Jesus fasted for forty days and nights in the desert. Henry David Thoreau went to Walden Pond. Ann Morrow Lindberg went to the sea. Buddha, Gandhi, Mother Teresa — the greatest and wisest have often stopped and withdrawn from active lives to journey within themselves. The wisdom they garnered there and shared with us has impacted the world.
But, hey, don’t worry! I’m not asking you for 40 days and nights! I’m only asking you to stop every so often and turn off your mobile device, put down the Angry Birds and the Words with Friends and take a moment. Stop to look up and look around. Pause and check in with yourself — and spend a moment there.
Feel your strength and your vulnerability. Acknowledge your goodness, and don’t be afraid of it. Look at your darkness — and work to understand it, so you’ll have the power to choose who you’ll be in the world.
Women: look at your toughness and your softness. You can and should make room for both in your life. The world needs both.
Men: find your gentleness, and wrap it into your manliness. You, too, can make room for both. The greatest men do.
Today, I pray that you will be able to pause and spend time with yourself to give thanks for the journey that has brought you here. Express your gratitude today to all those who made your journey possible.
Be grateful for all the love you have in your life and all the love you’ve ever had.
And while you’re at it — how about pausing and doing something refreshingly different?
Like talking to your mother or father or someone else you care deeply about — not just texting them — but talking to them with your mouth!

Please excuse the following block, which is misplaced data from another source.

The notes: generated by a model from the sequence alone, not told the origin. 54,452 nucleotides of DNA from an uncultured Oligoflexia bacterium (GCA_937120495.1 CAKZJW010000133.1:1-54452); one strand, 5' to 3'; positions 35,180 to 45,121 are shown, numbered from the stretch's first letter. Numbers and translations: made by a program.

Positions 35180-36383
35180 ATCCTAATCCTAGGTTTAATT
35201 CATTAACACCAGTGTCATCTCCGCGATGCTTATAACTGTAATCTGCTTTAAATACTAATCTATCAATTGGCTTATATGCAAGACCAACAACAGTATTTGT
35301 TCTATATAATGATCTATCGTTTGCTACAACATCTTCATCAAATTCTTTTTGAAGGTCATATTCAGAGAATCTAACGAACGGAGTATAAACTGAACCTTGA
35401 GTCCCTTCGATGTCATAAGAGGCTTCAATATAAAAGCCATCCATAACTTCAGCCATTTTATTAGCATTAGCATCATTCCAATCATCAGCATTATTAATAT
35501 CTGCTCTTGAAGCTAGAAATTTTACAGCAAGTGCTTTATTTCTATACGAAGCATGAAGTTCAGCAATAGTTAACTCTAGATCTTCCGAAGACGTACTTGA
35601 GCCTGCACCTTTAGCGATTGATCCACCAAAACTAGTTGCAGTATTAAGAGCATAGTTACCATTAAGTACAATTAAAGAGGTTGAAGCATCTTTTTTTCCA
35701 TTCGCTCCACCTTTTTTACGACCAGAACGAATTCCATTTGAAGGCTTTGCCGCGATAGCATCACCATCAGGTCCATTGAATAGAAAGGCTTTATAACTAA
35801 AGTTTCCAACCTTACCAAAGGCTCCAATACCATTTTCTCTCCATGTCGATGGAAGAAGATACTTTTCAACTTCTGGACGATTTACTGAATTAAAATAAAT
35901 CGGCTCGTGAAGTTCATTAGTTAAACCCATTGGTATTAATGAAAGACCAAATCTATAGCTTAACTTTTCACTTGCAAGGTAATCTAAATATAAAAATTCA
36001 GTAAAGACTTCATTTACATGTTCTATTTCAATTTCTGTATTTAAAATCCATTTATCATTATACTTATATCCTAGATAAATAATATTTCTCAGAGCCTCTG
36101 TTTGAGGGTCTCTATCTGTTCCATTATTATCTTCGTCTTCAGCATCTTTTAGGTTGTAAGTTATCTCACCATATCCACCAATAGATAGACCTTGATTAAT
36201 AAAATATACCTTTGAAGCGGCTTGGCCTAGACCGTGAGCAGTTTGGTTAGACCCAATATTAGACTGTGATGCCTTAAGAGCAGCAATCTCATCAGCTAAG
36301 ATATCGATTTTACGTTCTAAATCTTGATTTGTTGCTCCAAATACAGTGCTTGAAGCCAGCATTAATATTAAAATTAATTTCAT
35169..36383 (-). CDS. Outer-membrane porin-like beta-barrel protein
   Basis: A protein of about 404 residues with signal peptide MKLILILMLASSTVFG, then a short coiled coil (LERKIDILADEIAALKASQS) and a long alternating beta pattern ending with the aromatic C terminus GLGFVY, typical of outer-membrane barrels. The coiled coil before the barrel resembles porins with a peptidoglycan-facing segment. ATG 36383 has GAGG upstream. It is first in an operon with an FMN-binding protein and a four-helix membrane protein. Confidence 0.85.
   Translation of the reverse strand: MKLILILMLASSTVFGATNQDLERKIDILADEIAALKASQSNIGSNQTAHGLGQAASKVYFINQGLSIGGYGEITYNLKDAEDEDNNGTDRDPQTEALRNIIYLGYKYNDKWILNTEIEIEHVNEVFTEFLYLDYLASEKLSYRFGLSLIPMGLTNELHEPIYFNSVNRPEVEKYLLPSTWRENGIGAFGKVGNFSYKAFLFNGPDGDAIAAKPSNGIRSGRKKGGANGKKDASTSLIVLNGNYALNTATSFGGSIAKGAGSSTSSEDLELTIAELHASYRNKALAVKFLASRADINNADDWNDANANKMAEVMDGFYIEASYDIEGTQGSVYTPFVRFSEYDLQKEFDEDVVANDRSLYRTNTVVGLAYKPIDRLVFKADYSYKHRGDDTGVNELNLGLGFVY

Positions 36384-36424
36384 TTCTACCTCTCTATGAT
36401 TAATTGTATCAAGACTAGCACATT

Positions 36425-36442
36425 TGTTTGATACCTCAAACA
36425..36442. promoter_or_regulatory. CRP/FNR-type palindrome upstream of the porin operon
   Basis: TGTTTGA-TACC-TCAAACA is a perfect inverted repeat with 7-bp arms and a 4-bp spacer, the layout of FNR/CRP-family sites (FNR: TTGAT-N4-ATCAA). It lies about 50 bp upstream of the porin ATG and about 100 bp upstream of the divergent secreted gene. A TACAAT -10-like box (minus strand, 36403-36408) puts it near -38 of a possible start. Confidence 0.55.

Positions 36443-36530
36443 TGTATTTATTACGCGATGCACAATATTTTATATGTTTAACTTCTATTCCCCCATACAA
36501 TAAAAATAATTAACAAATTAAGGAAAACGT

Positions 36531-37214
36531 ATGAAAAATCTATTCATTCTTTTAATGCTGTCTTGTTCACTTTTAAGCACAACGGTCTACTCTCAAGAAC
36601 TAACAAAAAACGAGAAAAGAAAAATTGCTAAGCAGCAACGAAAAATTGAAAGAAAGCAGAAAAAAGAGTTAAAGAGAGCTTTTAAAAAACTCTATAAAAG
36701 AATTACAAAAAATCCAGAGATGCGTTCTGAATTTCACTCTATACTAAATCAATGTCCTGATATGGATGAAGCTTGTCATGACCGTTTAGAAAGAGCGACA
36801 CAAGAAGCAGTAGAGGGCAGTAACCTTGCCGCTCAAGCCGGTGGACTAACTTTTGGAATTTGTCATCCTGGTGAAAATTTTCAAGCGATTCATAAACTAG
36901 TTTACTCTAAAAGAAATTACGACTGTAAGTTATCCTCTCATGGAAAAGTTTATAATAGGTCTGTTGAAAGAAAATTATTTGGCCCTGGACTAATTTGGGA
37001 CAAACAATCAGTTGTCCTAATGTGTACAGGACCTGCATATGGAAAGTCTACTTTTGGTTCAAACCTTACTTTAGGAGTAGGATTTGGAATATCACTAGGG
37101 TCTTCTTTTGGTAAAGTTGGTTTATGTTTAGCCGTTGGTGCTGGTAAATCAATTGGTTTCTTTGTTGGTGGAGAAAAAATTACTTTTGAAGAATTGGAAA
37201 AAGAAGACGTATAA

And dare I suggest that you pause and write an actual thank you note — with a pen on paper? Believe it or not, there are people like me who never hire anybody who didn’t send them a hand-written note thanking them for the interview.
As for me, the truth is that today, I am deeply grateful. Grateful for the life I’ve lived that has brought me here — and all the experiences I’ve had that have made me the communicator I am.
Today I’m pausing to be in awe of this moment, that I’m attending my first child’s college graduation. Katherine, I’m in awe of you — where are you? I’m in awe of the woman you are — your grace and courage and strength. I’m so proud of all of you and what you’ve done to get here.
Oh, how this world needs you — young men and women with the guts to pause and acknowledge where you’re at and how you got here — and then to change course if you need to — and trust me, sometimes you’ll need to change course! But know you’ve got the strength to do it.
So today, as you head out into the Open Field of life, keep your mind open, keep your heart open. Don’t be afraid to be afraid. Courageous people often are afraid. In fact, that’s why they need courage in the first place!
Have the courage to go beyond your fears. Have the courage to go beyond judgment.
Have the courage go beyond shoulda-could-woulda — go beyond others’ rules and expectations.
Live and write your own story and then be brave enough to communicate it authentically.
Trust me, someone else will be inspired by it and learn from it.